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Scientists reveal a link between depression and back pain

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Posted January 19, 2016

Back pain is one of the most common health problems in the world. It affects young as well as old people and can be so strong and intrusive even the simplest daily tasks will become very difficult. There are many factors that may cause back pain – from long sitting work hours to various diseases. However, now scientists from the University of Sydney found that even depression can be linked to higher risk of developing back pain.

Scientists still are not sure about the mechanism of how depression and lower back pain are related. However, addressing both conditions simultaneously should bring more positive outcomes. Image credit: Harrygouvas via Wikimedia, CC BY-SA 3.0

Scientists still are not sure about the mechanism of how depression and lower back pain are related. However, addressing both conditions simultaneously should bring more positive outcomes. Image credit: Harrygouvas via Wikimedia, CC BY-SA 3.0

New research reveals that people suffering from depression are as much as 60% more likely to develop low back pain in their lifetime than those who do not suffer from this mental illness. It has been noticed before that patients of depression often suffer from back pain too. However, this is the first study of its kind that reviews other researches done in this area and reveals that depression may actually trigger lower back pain. It is still not clear, however, what the mechanism linking the two conditions is, but this first insight may lead to further investigation.

Now scientists analysed data from 11 international studies, which included a total of 23,109 participants who were not currently experiencing back pain. Researchers noticed that people who were suffering from depression had a much higher risk of developing lower back pain in the future comparing to those who had no symptoms of depression. Furthermore, the more severe the depression was, the higher the risk of developing back pain is. Scientists discovered no differences regarding if depression was self-reported or clinically diagnosed – all of these people had higher chances of lower back pain.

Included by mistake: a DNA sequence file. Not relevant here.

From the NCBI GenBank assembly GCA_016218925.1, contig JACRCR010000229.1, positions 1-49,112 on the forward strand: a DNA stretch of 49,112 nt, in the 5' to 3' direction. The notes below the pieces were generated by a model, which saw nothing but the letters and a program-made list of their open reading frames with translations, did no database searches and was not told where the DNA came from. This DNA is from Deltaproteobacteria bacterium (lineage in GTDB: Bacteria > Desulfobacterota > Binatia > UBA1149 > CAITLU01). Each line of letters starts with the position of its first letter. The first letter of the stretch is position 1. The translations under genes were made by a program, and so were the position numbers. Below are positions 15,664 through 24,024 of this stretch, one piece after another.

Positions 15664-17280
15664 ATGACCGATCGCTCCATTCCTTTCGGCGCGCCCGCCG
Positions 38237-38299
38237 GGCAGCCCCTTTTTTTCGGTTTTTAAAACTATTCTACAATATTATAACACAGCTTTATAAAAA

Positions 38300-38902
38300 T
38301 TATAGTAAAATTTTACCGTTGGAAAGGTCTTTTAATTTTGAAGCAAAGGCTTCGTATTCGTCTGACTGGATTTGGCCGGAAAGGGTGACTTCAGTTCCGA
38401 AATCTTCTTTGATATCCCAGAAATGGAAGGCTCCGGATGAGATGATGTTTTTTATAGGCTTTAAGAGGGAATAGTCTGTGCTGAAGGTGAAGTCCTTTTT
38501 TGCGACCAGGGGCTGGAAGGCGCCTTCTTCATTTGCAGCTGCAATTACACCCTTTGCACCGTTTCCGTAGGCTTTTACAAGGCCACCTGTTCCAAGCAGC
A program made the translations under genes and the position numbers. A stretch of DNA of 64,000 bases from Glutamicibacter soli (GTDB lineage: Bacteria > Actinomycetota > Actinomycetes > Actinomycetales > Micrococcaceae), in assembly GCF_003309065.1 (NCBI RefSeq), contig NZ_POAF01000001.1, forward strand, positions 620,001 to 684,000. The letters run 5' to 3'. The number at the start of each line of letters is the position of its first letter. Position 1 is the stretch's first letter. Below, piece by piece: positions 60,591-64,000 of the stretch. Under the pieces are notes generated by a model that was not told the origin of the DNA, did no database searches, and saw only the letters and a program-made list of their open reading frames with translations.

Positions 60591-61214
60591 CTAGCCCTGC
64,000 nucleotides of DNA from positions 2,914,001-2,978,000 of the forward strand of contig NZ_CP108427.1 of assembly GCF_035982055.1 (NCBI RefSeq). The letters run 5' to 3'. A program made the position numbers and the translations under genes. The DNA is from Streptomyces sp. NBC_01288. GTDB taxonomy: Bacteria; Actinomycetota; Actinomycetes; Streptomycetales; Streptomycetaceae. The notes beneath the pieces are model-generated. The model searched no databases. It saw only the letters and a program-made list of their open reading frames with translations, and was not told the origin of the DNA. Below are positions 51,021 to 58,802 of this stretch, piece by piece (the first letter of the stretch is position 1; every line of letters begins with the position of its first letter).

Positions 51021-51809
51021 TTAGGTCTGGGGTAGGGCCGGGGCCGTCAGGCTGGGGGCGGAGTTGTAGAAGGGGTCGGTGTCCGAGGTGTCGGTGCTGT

Dr Paulo Ferreira, one of the authors of this study, said that as much as 61,200 cases of low back pain in Australia can be partially attributed to depression. He explained: “Low back pain is a debilitating condition, particularly when coupled with other health conditions, so I hope this discovery will lead to better treatment in the future. When patients come to us with both back pain and depression their cases are much more complex. They don’t respond to treatment in the same way as patients who only experience back pain – they take much longer to recover and treatment can be expensive”.

This means depression and back pain should be treated simultaneously. Moreover, there are studies that estimate that up 48% with back pain experience symptoms of depression. However, there are not enough studies to show why there is a relation between depression and back pain. This is why scientists say that further research is needed to investigate the causal relation between two conditions.

One hypothesis is that depressed people are simply less likely to rest and exercise well. Another guess is that people may be genetically pre-disposed to both conditions. However, more research is needed to investigate the connection and to create appropriate therapies to address both conditions simultaneously.

Source: sydney.edu.au

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